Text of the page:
Pre-owned home sales in Taipei shrank 44 percent last month from January, with sales affected by fewer working days in the month and the Ministry of Finance’s plans to maintain the special sales levy, which it has said it is considering revising in June, analysts said.
Pre-owned home sales fell 44 percent month-on-month to 2,099 in the capital last month, or down 13 percent compared with the same period a year previous, city government data showed on Friday, after the Lunar New Year holiday and 228 Memorial Day cut the number of working days last month nearly by half.
“[The figures] marked the lowest level since the introduction [in June 2011] of the special sales levy” that subjects real-estate transactions to taxes up to 15 percent of trading value if they are resold within two years of purchase, said Andy Huang (黃舒衛), a spokesman for Evertrust Rehouse Co (永慶房屋), the nation’s largest real-estate agency by number of outlets.
Minister of Finance Chang Sheng-ford (張盛和) has said he would rather revise the levy, also known as the luxury tax, in June, but is unlikely to accede to the demands of some property developers and brokers to abolish it.
Lingering concerns over the luxury tax and increasing affordability of properties cooled home sales in Taipei last month even though the local bourse rallied near the 8000-point mark with daily turnover recovering to NT$80 billion (US$2.69 billion) on the back of improving economic sentiment, Huang said.
The plunge cut across all districts with sales in Neihu (內湖), Shihlin (士林) and Beitou (北投) retreating by more than 50 percent from a month earlier, the city government said.
The migration to relatively affordable housing elsewhere contributed to the sluggish trading in Taipei, said Jessica Hsu (徐佳馨), director of the research division at H&B Realty (住商不動產), the nation’s largest real-estate broker by number of franchises.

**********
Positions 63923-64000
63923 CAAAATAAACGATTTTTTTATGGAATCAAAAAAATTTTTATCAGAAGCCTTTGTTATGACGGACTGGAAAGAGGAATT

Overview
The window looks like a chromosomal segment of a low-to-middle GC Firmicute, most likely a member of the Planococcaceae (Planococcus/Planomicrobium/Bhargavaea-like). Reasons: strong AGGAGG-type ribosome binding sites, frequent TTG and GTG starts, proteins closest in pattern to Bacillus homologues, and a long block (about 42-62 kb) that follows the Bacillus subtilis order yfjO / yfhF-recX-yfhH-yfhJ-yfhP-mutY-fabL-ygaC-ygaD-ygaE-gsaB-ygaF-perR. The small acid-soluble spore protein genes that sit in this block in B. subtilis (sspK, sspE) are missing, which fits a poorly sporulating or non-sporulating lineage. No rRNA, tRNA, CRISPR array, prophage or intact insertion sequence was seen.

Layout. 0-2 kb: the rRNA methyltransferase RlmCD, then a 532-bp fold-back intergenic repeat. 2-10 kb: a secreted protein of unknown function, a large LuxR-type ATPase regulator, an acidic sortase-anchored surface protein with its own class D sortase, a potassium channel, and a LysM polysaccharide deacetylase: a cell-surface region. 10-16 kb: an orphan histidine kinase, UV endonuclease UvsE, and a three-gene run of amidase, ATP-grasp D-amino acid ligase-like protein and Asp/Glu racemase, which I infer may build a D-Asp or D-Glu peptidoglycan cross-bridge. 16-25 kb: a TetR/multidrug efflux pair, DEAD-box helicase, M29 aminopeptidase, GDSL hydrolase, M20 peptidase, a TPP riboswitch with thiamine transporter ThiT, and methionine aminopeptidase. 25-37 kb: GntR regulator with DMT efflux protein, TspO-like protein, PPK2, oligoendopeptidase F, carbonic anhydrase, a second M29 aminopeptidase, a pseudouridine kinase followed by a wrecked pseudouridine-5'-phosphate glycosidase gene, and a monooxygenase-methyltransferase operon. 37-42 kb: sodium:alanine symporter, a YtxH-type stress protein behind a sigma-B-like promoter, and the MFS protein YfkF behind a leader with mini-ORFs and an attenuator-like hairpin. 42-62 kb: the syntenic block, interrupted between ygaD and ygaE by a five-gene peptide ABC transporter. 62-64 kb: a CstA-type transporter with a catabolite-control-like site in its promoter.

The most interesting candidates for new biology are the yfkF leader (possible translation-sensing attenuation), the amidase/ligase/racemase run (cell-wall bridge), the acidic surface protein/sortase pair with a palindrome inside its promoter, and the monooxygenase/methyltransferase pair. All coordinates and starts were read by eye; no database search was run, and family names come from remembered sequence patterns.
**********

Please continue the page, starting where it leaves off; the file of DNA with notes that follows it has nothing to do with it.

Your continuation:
H&B Realty expects the situation to improve from this month onward as the economy emerges further from a period of slowdown with a sizeable extra number of houses likely to to be put on the market after meeting the two-year threshold and therefore being exempt from the luxury tax, Hsu said.
“That could allow sellers to reduce prices a bit,” Hsu said, adding that home prices in Taipei tend to hold relatively steady despite the levy and the government’s real-price registration requirement which was introduced in August last year.
The upcoming spring sales promotional period — from March 29 until April when developers unveil new projects — may offer a better insight into the health of the market, as the holiday periods are likely to have distorted last month’s data, Taiwan Realty Co (台灣房屋) said.
Properties priced between NT$12 million and NT$15 million are gaining in popularity as are smaller storefronts valued at between NT$30 million and NT$50 million, Taiwan Reality added.